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CRISPR screen used to study germ line development

Surani lab current and former members analysed an in vitro model of mouse germ cell development using a combination of reporters and a CRISPR screen. By deleting one gene at a time in stem cells and tracking the effect on development into primordial germ cells, the researchers identified the network of genes involved in this cell transition, and went on to explore the roles of two in particular.

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'Window into brain' tracks developing human neurons

The Livesey lab worked with the De Paola lab at Imperial College London to combine their in vitro engineered neural stem cells with in vivo 2-photon microscopy in live mice, to image human neural cell transplants developing over long time-scales in the mouse brain. The scientists discovered differences in the maturation of cells from Down syndrome patients and normal controls, showing the potential of this technique to explore neural function in other neurological conditions.

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Link between embryonic cell state transitions and cell metabolism

Tischler et al. examine the mitochondrial oxidative metabolite, alpha-ketoglutarate, in mouse early developing germ cells in vitro. They find that the early steps in germ cell specification are regulated by epigenetic mechanisms that are modulated by the metabolite, providing evidence for an intricate link between cell metabolism and cellular identity.

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New neural stem cells discovered in the Drosophila optic lobe

The Brand lab identify a new, embryonic phase of neural stem cell production by the optic lobe neuroepithelium. Their findings show that the neuroepithelium generates neural stem cells over 60 hours earlier than thought previously and challenge the dogma that stem cells in the optic lobe are dormant during the early stages of development.

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New technique determines virus-host interacting RNA sequences

The Miska lab and colleagues have developed a new technique that can determine how RNA viruses interact with a host’s own RNA. This provides insight into how viruses direct the host cell to create new virus particles and potentially allows researchers to design artificial molecules capable of blocking the virus replication process to prevent the virus spreading. NEW VIDEO at 'Read more' link:

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New group leader sought in Cancer Biology

Cancer scientists: This is an ideal opportunity to launch an ambitious research programme as an independent group leader. You will complement and expand our existing strengths, from mechanistic studies to developmental processes involved in cancer. You will have full access to all of the Institute's resources and you will be supported by an exceptional team of core staff.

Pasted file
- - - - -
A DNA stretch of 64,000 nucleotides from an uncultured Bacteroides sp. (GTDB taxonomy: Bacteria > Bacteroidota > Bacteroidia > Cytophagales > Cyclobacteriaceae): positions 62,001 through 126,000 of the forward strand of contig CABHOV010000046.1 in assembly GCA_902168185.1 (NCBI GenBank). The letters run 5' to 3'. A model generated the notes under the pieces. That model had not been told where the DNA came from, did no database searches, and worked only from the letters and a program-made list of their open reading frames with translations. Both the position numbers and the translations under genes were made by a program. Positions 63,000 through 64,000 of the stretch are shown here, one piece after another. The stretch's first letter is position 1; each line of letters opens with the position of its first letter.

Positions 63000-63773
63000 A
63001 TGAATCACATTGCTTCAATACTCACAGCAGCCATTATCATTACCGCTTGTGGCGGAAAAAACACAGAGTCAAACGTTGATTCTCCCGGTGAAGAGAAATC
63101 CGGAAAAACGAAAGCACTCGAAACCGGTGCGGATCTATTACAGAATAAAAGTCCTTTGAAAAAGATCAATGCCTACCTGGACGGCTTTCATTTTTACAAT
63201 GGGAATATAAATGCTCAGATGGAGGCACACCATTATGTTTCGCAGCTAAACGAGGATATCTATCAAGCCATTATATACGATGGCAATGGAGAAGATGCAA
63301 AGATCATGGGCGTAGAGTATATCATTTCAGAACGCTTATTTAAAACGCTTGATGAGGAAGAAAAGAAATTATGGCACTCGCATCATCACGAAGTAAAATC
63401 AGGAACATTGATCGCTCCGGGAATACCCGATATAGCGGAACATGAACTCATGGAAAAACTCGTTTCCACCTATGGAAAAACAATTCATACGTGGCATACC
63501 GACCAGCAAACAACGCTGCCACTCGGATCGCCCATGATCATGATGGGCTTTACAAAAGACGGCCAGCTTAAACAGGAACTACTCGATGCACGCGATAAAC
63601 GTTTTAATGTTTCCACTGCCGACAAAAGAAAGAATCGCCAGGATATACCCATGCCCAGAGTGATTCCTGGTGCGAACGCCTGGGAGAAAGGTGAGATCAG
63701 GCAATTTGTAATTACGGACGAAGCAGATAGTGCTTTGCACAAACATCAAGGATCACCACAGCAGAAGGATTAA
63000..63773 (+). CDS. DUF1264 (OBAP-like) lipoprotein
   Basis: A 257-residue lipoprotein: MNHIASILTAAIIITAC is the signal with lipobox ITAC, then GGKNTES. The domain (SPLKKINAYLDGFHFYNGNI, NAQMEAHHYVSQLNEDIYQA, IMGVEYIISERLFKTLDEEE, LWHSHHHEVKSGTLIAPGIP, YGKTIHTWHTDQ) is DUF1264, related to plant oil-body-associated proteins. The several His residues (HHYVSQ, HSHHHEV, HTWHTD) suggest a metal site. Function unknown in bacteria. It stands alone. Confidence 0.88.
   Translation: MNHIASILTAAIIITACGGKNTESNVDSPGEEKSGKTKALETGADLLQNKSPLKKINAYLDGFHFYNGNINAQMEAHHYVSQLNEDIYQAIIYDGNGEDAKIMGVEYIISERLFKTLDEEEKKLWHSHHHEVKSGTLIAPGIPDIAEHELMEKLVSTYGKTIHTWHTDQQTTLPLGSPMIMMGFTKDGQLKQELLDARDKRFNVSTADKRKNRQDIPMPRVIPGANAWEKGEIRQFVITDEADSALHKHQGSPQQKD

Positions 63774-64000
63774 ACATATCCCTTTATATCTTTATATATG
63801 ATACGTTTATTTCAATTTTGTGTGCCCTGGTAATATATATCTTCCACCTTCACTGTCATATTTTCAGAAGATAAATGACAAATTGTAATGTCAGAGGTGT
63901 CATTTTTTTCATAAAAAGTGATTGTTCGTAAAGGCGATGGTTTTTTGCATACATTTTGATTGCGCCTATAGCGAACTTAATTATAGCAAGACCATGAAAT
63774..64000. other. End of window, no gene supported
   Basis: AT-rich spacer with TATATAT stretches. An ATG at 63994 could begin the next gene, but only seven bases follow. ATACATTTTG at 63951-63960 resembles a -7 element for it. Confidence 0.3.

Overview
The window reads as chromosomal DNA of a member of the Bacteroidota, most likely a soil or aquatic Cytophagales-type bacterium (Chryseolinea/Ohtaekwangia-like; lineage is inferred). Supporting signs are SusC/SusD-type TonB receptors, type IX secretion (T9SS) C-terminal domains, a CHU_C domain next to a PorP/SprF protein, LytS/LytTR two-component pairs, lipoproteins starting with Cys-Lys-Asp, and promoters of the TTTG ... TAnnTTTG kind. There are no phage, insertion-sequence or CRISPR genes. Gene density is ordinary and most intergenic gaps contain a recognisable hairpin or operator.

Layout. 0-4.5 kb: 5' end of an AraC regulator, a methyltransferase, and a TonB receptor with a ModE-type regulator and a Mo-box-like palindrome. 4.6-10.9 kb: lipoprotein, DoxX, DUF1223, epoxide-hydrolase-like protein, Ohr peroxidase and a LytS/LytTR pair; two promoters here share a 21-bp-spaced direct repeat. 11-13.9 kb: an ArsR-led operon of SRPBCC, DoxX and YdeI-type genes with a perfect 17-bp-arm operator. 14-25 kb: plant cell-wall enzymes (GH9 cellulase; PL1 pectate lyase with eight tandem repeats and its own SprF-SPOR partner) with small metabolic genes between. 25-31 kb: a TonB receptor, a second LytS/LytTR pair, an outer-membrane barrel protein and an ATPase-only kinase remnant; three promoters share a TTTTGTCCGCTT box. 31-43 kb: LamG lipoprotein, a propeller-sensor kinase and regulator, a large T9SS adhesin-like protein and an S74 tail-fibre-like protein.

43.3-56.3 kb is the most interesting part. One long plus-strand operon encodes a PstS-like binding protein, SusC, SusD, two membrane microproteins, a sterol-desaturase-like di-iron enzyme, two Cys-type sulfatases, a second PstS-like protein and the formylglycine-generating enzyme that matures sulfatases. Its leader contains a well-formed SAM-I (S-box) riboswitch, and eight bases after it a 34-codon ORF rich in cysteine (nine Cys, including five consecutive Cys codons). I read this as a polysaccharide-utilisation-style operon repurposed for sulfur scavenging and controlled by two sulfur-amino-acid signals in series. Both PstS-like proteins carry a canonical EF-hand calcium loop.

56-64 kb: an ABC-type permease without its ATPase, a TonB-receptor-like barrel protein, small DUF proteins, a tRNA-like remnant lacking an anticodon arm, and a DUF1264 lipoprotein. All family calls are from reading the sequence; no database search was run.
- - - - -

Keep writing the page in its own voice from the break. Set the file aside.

More info and to apply:

What is genomic imprinting? Azim Surani explains

Azim Surani discovered and named the phenomenon of genomic imprinting in the 1980s. In our new video he describes what led to this research, and his subsequence findings, which kick-started the field of epigenetics.

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Hansong Ma and her 3-parent flies

Hansong Ma joins our previous line-up of group leaders to explain her research in this short video. She uses 'three-parent' flies to research how DNA specific to mitochondria is transmitted from one generation to the next, with effects on ageing, longevity and fertility. This work can also improve our understanding of human mitochondrial diseases.

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Highlighting cytoskeletal dynamics

Two papers from the Gallop lab have been selected for inclusion in a special collection on Cytoskeletal Dynamics, curated by Journal of Cell Biology, to be made free online for three weeks. The publications are about i) control of actin polymerization by coincidence of phosphoinositides and high membrane curvature , and ii) an analytical tool for quantifying filopodia growth.

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Studying development to understand disease

The Gurdon Institute is funded by Wellcome and Cancer Research UK to study the biology of development, and how normal growth and maintenance go wrong in cancer and other diseases.

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